Already he could hear the welcome sound of rushing water.
He drew nearer through the thick laurel and azalea shrubs now in full bloom; their pollen clung to his clothing as he brushed among them. Cautiously h_pproached the spot which recalled to him the emotions he had experience_here—now throbbing through him anew. He peered into the gathering dusk wit_ager eyes as if he thought to find her still there. Ah, he could crush her i_is mad joy!
Suddenly he paused and listened. Other sounds than those of the night and th_unning water fell on his ear—sounds deliciously sweet and thrilling, fillin_ll the air, mingling with the rushing of the fall and accenting its flow.
From whence did they come—those new sounds? He had never heard them before.
Did they drop from the sky—from the stars twinkling brightly down on him—no_aint and far as if born in heaven—now near and clear—silvery clear and stron_nd sweet—penetrating his very soul and making every nerve quiver to thei_ulsating rhythm? He felt a certain fear of a new kind creep tinglingl_hrough him, holding him cold and still—for the moment breathless. Was sh_here? Had she died, and was this her spirit trying to speak?
Very quietly he drew nearer to the great rock. Yes, she was there, standin_ith her back to the silvery gray bole of the holly tree, her face lifte_oward the mountain top and her expression rapt and listening—holy an_ure—far removed from him as was the star above the peak toward which her gaz_as turned. He could not touch her, nor crush her to him as a moment before h_ad felt he must, but he slowly approached.
She heard his step and then saw him waiting there in the dim light of th_tarry dusk. For an instant she regarded him in silence, then she essayed t_peak, but her lips only trembled over the words voicelessly. He could not se_er emotion, but he felt it, although her stillness made her seem calm.
Hungrily he stood and watched her. At last she spoke:—
"Why, Frale, Frale!"
"Hit's me, Cass."
"Have—have you been down to the house, Frale?"
"Naw, I jes' come this-a-way from the station."
"Is it—is it safe for you to come here, Frale?"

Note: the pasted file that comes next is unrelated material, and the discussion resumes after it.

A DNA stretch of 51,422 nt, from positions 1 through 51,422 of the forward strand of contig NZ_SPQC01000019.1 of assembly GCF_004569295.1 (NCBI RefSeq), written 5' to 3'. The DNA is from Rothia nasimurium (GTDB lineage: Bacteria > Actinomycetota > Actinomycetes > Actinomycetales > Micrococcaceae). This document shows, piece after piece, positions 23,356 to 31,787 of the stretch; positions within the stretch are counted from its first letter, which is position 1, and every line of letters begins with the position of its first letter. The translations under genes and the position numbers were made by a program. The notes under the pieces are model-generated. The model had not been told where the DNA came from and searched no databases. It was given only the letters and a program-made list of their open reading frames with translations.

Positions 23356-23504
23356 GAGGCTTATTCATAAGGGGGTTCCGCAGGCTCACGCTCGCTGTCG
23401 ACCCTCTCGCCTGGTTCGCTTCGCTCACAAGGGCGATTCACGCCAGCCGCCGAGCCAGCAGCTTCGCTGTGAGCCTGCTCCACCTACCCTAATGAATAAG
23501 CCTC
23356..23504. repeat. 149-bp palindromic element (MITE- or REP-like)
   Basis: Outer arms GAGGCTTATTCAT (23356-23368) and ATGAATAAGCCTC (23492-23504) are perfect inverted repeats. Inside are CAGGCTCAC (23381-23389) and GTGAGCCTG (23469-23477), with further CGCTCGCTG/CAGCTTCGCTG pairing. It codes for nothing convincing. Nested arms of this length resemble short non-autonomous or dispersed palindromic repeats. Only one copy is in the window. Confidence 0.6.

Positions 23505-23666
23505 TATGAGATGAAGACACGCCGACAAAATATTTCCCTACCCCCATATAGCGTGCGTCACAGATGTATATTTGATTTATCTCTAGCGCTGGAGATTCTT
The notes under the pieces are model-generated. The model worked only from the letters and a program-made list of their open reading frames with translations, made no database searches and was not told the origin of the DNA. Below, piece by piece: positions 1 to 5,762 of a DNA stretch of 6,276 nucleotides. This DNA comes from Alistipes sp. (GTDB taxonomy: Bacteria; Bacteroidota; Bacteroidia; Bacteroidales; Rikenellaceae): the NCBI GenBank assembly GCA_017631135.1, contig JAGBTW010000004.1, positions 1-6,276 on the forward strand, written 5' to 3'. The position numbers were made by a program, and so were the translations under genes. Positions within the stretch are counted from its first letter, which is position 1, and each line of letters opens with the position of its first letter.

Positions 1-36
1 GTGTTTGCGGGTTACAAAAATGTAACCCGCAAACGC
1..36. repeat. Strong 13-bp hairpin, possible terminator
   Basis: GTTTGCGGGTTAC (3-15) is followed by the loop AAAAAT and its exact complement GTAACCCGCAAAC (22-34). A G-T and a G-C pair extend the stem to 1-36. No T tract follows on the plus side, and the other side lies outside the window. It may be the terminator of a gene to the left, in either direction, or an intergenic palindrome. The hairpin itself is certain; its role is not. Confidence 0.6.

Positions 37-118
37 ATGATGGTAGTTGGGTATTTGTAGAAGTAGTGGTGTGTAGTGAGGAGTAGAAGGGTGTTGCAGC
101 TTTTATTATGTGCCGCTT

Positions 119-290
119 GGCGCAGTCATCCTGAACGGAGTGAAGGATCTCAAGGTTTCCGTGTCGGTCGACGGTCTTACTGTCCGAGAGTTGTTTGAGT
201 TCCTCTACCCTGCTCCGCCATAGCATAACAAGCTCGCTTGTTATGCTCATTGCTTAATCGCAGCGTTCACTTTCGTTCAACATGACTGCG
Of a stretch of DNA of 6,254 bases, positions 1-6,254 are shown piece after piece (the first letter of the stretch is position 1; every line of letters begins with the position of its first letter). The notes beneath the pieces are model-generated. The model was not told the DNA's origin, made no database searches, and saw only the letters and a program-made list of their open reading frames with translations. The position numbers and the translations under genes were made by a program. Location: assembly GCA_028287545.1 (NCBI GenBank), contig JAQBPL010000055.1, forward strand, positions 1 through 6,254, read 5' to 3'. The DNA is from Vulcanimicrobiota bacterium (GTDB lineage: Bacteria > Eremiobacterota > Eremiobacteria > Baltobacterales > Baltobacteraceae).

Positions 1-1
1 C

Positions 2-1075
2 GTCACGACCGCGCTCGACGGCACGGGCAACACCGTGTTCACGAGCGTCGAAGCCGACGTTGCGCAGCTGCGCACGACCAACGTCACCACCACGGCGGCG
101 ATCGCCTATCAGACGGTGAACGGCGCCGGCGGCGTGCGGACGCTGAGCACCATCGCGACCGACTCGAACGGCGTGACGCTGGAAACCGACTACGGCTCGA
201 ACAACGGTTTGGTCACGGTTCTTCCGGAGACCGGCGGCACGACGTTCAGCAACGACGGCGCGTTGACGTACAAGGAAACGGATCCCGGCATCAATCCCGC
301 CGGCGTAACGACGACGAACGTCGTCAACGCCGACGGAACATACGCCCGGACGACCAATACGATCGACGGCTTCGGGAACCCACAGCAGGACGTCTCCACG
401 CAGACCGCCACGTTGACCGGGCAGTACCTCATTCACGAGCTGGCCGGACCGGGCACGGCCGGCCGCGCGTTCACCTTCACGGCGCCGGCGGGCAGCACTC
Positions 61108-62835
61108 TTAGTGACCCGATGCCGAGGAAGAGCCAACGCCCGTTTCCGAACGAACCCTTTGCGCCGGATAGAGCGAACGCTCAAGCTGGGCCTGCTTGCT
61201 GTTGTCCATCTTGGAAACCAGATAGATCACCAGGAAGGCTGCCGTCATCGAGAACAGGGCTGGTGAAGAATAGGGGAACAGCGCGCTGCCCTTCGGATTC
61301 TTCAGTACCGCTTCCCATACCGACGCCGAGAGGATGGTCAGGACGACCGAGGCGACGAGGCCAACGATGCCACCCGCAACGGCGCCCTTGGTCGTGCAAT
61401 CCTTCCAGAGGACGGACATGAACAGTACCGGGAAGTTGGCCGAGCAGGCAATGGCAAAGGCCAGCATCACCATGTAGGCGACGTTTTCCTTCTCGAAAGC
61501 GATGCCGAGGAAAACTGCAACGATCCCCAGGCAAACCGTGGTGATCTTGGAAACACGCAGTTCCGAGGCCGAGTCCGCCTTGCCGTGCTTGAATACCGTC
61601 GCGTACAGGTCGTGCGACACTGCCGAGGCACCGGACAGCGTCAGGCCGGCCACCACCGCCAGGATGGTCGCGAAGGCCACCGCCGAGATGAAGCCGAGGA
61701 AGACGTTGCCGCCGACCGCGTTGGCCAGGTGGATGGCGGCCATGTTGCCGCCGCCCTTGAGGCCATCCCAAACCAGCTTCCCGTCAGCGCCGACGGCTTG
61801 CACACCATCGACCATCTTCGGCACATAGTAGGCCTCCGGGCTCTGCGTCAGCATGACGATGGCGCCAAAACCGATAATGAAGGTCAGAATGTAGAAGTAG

She stood a short distance from him, speaking so softly, and yet he could no_ouch her; his hands seemed numb, and his breath came pantingly.
"I reckon hit's safe here as thar," he said huskily. "An' I'm come to stay, too."
"Then let's go down to mother. Likely she's a-bed by now, but she'll be righ_lad to see you. She can walk a little now." She hastened to fill the moment_ith words, anything to divert that fixed gaze and take his thoughts from her.
Instinctively she groped thus for time, she who like a deer would flee i_light were possible, even while her heart welled with pity for him. "Come.
You can talk with her whilst I get you some supper." She felt his pent-u_motion and secretly feared it, but held herself bravely. "Hoyle will nig_ump out of his skin, he'll be that glad you come back."
He stood stubbornly where he was, and lifted his hand to grasp her arm, bu_he glided on just beyond his reach, either not seeing it, or avoiding it, h_ould not decide which, and still she said, "Come, Frale." He followe_tumblingly in her wake, as a man follows an ignis fatuus, unconscious of th_oughness of the way or of the steps he was taking—and the flute note_ollowed them from above—sweetly—mockingly, as it seemed to him. What wer_hey? Why were they? How came Cassandra there listening? He could stand thi_ystery no longer—and he cried out to her.
"Cass, hear. Listen to that."
"Yes, Frale." She spoke wearily, but did not pause.
"Wait, Cass. What be hit, ye reckon? Hit sure hain't no fiddle. Thar! Heark t_it. Whar be hit at?"
"I reckon it's up yonder at Doctor Thryng's cabin. He has a little pipe like, that he blows on and it makes music like that."
"An' you clum' up thar to heark to him?" He bounded forward in the darknes_nd walked close to her. She quivered like a leaf, but held her voice low an_teady as she replied.
"No, Frale. I go there evenings when I'm not too tired. I've been going ther_ver since you left to—"